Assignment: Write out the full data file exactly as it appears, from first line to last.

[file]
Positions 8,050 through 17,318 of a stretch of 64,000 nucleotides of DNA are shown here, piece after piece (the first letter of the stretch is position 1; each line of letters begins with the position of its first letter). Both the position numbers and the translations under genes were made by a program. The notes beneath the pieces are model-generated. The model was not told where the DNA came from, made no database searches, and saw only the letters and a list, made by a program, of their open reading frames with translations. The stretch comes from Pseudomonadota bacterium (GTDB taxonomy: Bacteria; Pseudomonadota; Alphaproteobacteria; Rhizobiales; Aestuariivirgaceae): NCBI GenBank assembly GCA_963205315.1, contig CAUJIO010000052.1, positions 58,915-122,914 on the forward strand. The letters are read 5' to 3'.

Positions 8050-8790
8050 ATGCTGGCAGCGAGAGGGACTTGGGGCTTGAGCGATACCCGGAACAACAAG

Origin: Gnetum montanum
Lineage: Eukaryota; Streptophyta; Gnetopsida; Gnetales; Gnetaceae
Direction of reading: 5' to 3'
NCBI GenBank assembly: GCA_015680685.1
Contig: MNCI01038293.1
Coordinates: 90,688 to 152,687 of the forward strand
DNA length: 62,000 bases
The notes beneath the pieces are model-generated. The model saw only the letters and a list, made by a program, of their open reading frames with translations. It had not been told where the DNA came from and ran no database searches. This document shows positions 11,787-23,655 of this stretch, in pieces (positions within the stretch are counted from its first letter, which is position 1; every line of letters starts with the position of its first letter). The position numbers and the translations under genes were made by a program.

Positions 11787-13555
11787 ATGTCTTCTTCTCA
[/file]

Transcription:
Positions 8,050 through 17,318 of a stretch of 64,000 nucleotides of DNA are shown here, piece after piece (the first letter of the stretch is position 1; each line of letters begins with the position of its first letter). Both the position numbers and the translations under genes were made by a program. The notes beneath the pieces are model-generated. The model was not told where the DNA came from, made no database searches, and saw only the letters and a list, made by a program, of their open reading frames with translations. The stretch comes from Pseudomonadota bacterium (GTDB taxonomy: Bacteria; Pseudomonadota; Alphaproteobacteria; Rhizobiales; Aestuariivirgaceae): NCBI GenBank assembly GCA_963205315.1, contig CAUJIO010000052.1, positions 58,915-122,914 on the forward strand. The letters are read 5' to 3'.

Positions 8050-8790
8050 ATGCTGGCAGCGAGAGGGACTTGGGGCTTGAGCGATACCCGGAACAACAAG

Origin: Gnetum montanum
Lineage: Eukaryota; Streptophyta; Gnetopsida; Gnetales; Gnetaceae
Direction of reading: 5' to 3'
NCBI GenBank assembly: GCA_015680685.1
Contig: MNCI01038293.1
Coordinates: 90,688 to 152,687 of the forward strand
DNA length: 62,000 bases
The notes beneath the pieces are model-generated. The model saw only the letters and a list, made by a program, of their open reading frames with translations. It had not been told where the DNA came from and ran no database searches. This document shows positions 11,787-23,655 of this stretch, in pieces (positions within the stretch are counted from its first letter, which is position 1; every line of letters starts with the position of its first letter). The position numbers and the translations under genes were made by a program.

Positions 11787-13555
11787 ATGTCTTCTTCTCA